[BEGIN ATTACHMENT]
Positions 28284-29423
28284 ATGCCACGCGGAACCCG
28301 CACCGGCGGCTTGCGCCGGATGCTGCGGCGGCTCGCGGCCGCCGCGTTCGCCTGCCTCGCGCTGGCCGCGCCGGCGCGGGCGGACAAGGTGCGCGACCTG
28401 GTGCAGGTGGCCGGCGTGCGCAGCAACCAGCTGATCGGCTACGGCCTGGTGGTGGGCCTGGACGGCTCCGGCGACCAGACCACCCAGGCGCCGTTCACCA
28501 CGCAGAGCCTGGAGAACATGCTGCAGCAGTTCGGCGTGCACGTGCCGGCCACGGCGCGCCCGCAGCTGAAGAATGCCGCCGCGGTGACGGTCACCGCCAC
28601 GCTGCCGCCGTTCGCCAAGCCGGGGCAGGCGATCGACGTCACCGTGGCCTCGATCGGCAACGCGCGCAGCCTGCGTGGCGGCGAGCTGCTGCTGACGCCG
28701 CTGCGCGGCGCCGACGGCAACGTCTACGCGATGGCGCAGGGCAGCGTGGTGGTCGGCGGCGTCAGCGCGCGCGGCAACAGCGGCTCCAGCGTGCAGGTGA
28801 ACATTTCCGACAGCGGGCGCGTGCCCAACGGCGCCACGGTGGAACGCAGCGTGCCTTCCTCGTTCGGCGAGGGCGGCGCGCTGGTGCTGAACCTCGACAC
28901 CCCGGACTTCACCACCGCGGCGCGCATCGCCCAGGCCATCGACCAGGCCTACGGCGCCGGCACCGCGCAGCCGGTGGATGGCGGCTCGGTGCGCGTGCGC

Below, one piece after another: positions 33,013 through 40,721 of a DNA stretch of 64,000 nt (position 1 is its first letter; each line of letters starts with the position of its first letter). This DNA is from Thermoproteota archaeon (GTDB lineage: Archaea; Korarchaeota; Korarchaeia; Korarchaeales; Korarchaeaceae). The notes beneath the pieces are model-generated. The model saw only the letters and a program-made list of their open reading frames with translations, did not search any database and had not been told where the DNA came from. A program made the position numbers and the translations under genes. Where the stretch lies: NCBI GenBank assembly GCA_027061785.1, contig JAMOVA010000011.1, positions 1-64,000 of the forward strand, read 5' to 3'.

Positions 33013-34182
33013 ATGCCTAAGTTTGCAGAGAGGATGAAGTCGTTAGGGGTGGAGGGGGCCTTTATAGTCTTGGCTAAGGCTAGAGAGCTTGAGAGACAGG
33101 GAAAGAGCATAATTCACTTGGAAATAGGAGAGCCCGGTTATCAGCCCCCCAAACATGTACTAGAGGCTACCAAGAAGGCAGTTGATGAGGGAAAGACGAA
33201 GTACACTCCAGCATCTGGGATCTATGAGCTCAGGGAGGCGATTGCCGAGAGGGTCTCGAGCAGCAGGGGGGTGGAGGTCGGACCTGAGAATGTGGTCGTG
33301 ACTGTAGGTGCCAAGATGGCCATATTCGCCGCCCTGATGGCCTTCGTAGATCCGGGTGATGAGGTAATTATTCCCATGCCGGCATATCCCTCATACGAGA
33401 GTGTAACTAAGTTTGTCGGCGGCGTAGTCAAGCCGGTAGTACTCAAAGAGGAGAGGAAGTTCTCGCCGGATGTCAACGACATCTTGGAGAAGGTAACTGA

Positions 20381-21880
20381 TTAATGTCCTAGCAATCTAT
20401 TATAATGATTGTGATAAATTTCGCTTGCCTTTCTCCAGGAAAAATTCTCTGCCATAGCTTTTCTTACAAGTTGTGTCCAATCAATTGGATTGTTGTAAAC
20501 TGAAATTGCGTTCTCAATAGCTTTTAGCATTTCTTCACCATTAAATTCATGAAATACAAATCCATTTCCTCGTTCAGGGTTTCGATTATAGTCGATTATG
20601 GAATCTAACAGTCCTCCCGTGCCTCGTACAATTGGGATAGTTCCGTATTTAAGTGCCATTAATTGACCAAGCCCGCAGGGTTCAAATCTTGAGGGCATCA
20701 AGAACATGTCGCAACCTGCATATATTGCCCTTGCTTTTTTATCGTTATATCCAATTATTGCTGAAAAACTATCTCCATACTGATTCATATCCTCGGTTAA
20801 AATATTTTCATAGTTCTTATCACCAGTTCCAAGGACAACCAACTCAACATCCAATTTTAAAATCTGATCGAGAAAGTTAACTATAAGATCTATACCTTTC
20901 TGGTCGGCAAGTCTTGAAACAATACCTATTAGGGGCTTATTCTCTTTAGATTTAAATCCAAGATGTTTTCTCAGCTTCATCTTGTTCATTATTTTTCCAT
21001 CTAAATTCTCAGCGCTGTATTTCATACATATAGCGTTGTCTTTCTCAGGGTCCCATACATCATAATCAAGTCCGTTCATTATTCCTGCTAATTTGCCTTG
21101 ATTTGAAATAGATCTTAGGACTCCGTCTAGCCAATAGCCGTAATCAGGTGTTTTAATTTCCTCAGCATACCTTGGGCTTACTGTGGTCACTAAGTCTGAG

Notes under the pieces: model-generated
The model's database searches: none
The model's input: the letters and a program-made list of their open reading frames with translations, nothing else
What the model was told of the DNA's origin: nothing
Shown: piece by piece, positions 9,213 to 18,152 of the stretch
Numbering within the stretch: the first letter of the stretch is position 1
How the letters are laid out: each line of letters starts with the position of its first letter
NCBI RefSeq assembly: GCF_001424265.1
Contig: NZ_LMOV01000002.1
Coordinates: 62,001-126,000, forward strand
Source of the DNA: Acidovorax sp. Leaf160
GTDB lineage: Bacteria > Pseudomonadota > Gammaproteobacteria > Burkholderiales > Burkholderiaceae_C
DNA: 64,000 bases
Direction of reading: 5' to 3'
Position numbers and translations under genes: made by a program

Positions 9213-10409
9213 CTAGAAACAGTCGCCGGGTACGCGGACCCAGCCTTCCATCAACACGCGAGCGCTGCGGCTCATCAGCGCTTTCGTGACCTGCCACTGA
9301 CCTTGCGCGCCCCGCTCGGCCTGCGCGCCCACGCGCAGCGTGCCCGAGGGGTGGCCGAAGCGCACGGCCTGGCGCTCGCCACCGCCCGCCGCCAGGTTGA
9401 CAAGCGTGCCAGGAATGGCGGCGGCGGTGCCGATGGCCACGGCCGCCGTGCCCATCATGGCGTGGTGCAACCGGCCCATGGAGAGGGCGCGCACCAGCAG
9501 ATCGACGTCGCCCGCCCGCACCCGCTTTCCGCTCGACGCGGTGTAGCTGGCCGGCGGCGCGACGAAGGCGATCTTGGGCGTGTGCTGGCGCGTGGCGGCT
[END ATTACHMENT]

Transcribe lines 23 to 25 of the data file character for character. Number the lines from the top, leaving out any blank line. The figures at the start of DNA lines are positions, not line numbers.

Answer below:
20801 AATATTTTCATAGTTCTTATCACCAGTTCCAAGGACAACCAACTCAACATCCAATTTTAAAATCTGATCGAGAAAGTTAACTATAAGATCTATACCTTTC
20901 TGGTCGGCAAGTCTTGAAACAATACCTATTAGGGGCTTATTCTCTTTAGATTTAAATCCAAGATGTTTTCTCAGCTTCATCTTGTTCATTATTTTTCCAT
21001 CTAAATTCTCAGCGCTGTATTTCATACATATAGCGTTGTCTTTCTCAGGGTCCCATACATCATAATCAAGTCCGTTCATTATTCCTGCTAATTTGCCTTG